For about 25 years, the Prechtl GMA has enabled us to reliably identify infants at high risk for later neurological dysfunctions at a very early stage. GMA is especially powerful if combined with MRI at term age (e.g., Spittle et al. 2009; Ferrari et al. 2011; Bosanquet et al. 2013). On the other hand, there is still few evidence to suggest that such early identification can entail effective early intervention.
Neither a single-session of physiotherapy (Kepenek-Varol et al. 2019) nor a parent-administered early intervention programme applied between 34 and 36 weeks’ gestational age (Fjørtoft et al. 2017) had an effect on fidgety movements and the concurrent motor repertoire. Craniosacral therapy applied in the neonatal intensive care unit did also not change the GM quality (Raith et al. 2016). By contrast, an early intervention programme launched already at the 3rd day of life in preterm infants improved the quality of fidgety movements but had no immediate effect on the GMs during preterm and at term age (Ma et al. 2015). Recently, a family-based intervention applied in preterm infants with abnormal GMs revealed positive effects on motor function (Kara et al. 2019). Together with our own promising results, this adds to recent developments promoting family centred intervention programmes such as GAME (Morgan et al. 2016b), COPCA (Hadders-Algra et al. 2017), LEAP-CP (Benfer et al. 2018), or EI-SMART (Hutchon et al. 2019).
We are aware that our pilot study comes along with certain limitations. Our sample is too small to draw general conclusions about the effect of MIT-PB. At this point, it should be seen as starting point and method development that needs to be replicated in larger samples. In addition, intervention studies, as the one reported here, may bear co-intervention effects. MIT-PB was done complementary to neurodevelopmental therapy (NDT) as treatment as usual (TAU) procedure. Future large-scale studies are needed to evaluate the effect of MIT-PB in its own right.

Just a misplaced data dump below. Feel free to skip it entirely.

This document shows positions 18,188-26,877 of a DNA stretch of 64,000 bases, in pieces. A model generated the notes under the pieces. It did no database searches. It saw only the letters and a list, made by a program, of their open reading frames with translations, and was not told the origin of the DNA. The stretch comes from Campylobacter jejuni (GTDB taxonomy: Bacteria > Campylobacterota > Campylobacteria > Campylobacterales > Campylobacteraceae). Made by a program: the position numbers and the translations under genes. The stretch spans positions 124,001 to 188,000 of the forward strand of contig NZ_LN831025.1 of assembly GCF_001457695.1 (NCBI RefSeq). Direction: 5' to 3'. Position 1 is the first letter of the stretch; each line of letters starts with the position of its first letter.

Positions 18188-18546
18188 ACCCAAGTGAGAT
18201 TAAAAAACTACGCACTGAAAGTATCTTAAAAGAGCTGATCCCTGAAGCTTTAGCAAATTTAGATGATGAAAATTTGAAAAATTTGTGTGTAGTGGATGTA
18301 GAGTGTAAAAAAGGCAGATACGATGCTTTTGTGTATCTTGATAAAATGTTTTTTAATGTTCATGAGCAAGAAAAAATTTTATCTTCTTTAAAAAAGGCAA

Our report is one of the first with a focus on intervention focusing on movement optimization during preterm age and its effect on CS GMs. It is remarkable that three of four children developed normal fidgety movements after a long period of CS GMs and that all four children had a normal neurodevelopmental outcome. The successful application of our MIT-PB procedure might encourage researchers and clinicians to continue testing the impact of mimicking normal and variable GM sequences on the neurodevelopmental outcome, not to mention the benefits of such a simple, parent-mediated intervention method.
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The authors thank the children and parents for their compliance and cooperation. We are grateful to the developmental therapists Miri Harel, Eti Hershon, and Rahel Nadler from the Department of Neonatology at Carmel Medical Center, Haifa; to Miha Tavcar, sciptophil, for copy editing the paper; and to Professor Jeff Sigafoos, a dear friend, for his help in finding the acronym. Peter B Marschik was supported by the FWF Austrian Science Fund (P25241; TCS24) and the Austrian National Bank (OeNB 16430).
Open access funding provided by Medical University of Graz.
All procedures involving human participants were in accordance with the ethical standards of the national research committee (the ethical committee of the Carmel Medical Center approved this interventional approach) and with the 1964 Helsinki declaration and its later amendments or comparable ethical standards.
All parents gave their written informed consent to assess the GMs of their children, to apply the MIT-PB procedure, and to publish the results.
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Soloveichick, M., Marschik, P.B., Gover, A. et al. Movement Imitation Therapy for Preterm Babies (MIT-PB): a Novel Approach to Improve the Neurodevelopmental Outcome of Infants at High-Risk for Cerebral Palsy. J Dev Phys Disabil 32, 587–598 (2020). https://doi.org/10.1007/s10882-019-09707-y
- Cerebral palsy
- Early intervention
- Intraventricular haemorrhage
- General movements